I believe I already mentioned that I am an Olympus fan.....

RE: Another swing and a miss for OM
By GTK on 3/5/2008 10:28:42 PM , Rating: 2
Whoops! o.o; typo... I meant, D300, Nikon's new prosumer camera... which shares the same dust removal as their top of the line D30.

The line that I had such issue with (in addition to the title, "Another swing and a miss for OM", which seems to entirely dismiss this camera) is this one:

"Yet here again, their offering touts features previously offered by the other two manufacturers a year or two ago. (Sensor size and cleaning, for example)."

It seemed, from your post, that you were suggesting that Olympus was late the adopt the sensor cleaning technology, but they created it (2003, adopted by Sony in 2005, and Nikon and Canon in 2006), and it is still superior to the competition's. That comment, if I misinterpreted it, I'm sorry, seemed to indicate that you didn't know a lot about Olympus cameras. Also, I couldn't understand why you said that Canon and Nikon had the image sensor size a couple of years ago because it seemed to be a very silly thing to compare. Each company chose their preferred non-35mm DSLR sensor size a lot more than "a year or two ago".

I see now that you were just making a quick comment, without thinking too much about it, but it seemed to show you weren't to well informed about the company's products and were dismissing this particular camera without understand the intended target audiences. Your comments in the follow up post above demonstrates a better understanding of digital cameras. I apologize for being so aggressive in my last reply, the negative title got my hackles up.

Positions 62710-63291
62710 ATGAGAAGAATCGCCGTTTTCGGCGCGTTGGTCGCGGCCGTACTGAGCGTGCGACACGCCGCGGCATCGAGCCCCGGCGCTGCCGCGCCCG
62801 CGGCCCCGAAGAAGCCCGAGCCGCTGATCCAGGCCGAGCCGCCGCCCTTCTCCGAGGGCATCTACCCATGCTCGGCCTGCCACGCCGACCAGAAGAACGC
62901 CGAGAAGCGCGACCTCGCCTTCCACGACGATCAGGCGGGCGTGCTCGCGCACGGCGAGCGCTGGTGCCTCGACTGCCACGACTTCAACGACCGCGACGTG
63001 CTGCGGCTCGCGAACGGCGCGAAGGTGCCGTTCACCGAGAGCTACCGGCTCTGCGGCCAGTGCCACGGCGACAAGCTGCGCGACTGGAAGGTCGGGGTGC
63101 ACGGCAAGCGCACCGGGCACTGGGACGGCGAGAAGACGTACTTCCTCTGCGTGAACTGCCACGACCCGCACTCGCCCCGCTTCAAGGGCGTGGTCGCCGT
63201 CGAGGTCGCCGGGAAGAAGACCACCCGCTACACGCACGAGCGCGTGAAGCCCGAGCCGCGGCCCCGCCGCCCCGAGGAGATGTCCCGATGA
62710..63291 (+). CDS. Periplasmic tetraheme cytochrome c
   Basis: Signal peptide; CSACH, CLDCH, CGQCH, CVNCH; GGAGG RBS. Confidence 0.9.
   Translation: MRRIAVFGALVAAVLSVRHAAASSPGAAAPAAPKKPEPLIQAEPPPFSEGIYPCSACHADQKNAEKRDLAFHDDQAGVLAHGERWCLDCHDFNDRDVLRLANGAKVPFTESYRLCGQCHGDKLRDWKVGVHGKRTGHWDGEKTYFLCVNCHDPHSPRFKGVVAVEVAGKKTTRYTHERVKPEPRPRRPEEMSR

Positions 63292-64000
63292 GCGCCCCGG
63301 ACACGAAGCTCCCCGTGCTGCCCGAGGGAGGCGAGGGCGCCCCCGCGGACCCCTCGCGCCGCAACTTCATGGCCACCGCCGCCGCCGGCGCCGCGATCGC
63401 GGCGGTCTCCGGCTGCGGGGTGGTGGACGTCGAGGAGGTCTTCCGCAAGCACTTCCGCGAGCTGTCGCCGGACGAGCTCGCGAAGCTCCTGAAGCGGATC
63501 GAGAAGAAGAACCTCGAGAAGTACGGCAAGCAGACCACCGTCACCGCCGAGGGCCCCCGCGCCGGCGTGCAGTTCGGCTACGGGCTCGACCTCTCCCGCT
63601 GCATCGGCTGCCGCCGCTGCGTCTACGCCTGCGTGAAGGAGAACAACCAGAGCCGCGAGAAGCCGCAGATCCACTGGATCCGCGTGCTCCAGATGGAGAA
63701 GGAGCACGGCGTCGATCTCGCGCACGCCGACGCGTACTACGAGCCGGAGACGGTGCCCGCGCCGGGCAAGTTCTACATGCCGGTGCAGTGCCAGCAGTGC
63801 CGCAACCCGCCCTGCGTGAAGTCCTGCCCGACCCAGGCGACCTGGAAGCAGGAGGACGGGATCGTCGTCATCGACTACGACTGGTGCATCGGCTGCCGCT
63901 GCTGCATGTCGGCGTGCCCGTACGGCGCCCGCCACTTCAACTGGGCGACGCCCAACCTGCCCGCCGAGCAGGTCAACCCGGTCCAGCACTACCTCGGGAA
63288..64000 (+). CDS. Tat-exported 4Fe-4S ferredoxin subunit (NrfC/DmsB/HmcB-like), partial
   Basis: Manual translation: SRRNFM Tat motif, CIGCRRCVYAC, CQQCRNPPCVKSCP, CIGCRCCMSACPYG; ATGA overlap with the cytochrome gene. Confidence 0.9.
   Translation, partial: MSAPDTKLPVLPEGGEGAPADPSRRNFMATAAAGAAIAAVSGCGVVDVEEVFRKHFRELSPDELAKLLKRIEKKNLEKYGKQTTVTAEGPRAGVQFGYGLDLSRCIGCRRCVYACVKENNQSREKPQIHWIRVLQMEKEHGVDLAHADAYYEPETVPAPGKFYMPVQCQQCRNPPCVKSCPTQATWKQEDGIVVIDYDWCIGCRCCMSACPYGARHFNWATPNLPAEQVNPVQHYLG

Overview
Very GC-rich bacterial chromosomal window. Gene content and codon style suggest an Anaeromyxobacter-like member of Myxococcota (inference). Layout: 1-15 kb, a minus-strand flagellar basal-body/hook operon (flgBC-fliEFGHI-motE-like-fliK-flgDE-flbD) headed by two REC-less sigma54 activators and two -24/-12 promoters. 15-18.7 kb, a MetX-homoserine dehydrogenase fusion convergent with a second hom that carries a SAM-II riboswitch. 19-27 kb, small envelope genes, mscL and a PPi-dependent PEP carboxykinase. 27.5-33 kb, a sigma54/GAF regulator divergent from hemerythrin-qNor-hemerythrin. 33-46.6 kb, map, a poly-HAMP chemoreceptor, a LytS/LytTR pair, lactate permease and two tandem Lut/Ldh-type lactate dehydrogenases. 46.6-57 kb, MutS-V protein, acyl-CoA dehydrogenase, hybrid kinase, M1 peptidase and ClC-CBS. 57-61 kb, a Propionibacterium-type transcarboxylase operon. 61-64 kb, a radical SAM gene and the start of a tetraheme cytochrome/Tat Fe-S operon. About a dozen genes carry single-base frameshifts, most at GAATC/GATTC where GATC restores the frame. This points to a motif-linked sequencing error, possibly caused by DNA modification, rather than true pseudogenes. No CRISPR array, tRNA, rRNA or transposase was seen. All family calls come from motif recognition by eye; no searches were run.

To be honest, you probably are more familiar with OM than I am. This is likely going to be my first Olympus. I also admit that I haven't studied up on the four-thirds system yet. I just know that one of the stated reasons behind its design was its ability to go into smaller camera bodies, though at the expense of suffering more noise in high iso situations. I would guess that the aspect ratio (more square) and the fact that it is 30-40% smaller than the competition's APS-C size might make a significant difference in both creating smaller camera bodies and lenses.